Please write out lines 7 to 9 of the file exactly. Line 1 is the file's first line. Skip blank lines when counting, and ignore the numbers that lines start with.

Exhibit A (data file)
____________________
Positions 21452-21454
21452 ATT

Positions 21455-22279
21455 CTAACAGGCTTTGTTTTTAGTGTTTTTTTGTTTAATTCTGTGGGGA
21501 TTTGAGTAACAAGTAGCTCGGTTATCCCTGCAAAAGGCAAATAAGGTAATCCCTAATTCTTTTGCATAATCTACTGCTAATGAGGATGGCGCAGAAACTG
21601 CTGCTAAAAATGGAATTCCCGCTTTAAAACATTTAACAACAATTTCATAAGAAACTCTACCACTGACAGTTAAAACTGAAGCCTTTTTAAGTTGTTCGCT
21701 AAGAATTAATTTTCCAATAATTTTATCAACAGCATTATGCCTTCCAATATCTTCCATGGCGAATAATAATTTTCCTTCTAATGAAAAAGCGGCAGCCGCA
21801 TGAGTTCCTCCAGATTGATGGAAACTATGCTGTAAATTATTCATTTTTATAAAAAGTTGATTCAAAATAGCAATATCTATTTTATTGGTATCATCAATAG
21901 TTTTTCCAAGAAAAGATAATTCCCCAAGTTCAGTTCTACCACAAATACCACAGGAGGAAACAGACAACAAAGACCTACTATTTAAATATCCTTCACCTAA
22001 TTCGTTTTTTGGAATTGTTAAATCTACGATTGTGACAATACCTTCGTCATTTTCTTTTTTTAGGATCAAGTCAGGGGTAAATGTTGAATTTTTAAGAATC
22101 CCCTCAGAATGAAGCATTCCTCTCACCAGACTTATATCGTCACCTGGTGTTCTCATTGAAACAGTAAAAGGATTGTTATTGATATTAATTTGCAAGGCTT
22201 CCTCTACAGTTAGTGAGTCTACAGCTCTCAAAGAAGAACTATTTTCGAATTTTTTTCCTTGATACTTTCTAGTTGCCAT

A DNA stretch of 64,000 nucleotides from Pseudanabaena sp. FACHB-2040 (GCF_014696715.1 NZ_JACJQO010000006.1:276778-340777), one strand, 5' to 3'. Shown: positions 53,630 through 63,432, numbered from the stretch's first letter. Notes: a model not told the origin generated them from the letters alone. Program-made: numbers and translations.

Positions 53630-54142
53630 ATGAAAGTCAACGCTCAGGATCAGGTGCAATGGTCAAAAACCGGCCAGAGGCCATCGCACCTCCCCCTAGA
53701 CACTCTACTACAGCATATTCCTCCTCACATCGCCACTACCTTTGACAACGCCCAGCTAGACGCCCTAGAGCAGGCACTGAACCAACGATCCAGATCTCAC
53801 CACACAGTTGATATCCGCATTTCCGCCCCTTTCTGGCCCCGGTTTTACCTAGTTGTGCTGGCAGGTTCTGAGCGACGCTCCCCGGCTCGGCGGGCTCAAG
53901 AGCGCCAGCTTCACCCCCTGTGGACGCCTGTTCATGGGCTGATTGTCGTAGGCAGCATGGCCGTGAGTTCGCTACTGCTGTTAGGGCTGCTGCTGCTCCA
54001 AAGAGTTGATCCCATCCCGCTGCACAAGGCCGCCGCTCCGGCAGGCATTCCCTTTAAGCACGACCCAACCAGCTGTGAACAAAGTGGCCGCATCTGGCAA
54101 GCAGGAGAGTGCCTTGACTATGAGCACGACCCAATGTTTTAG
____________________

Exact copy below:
21701 AAGAATTAATTTTCCAATAATTTTATCAACAGCATTATGCCTTCCAATATCTTCCATGGCGAATAATAATTTTCCTTCTAATGAAAAAGCGGCAGCCGCA
21801 TGAGTTCCTCCAGATTGATGGAAACTATGCTGTAAATTATTCATTTTTATAAAAAGTTGATTCAAAATAGCAATATCTATTTTATTGGTATCATCAATAG
21901 TTTTTCCAAGAAAAGATAATTCCCCAAGTTCAGTTCTACCACAAATACCACAGGAGGAAACAGACAACAAAGACCTACTATTTAAATATCCTTCACCTAA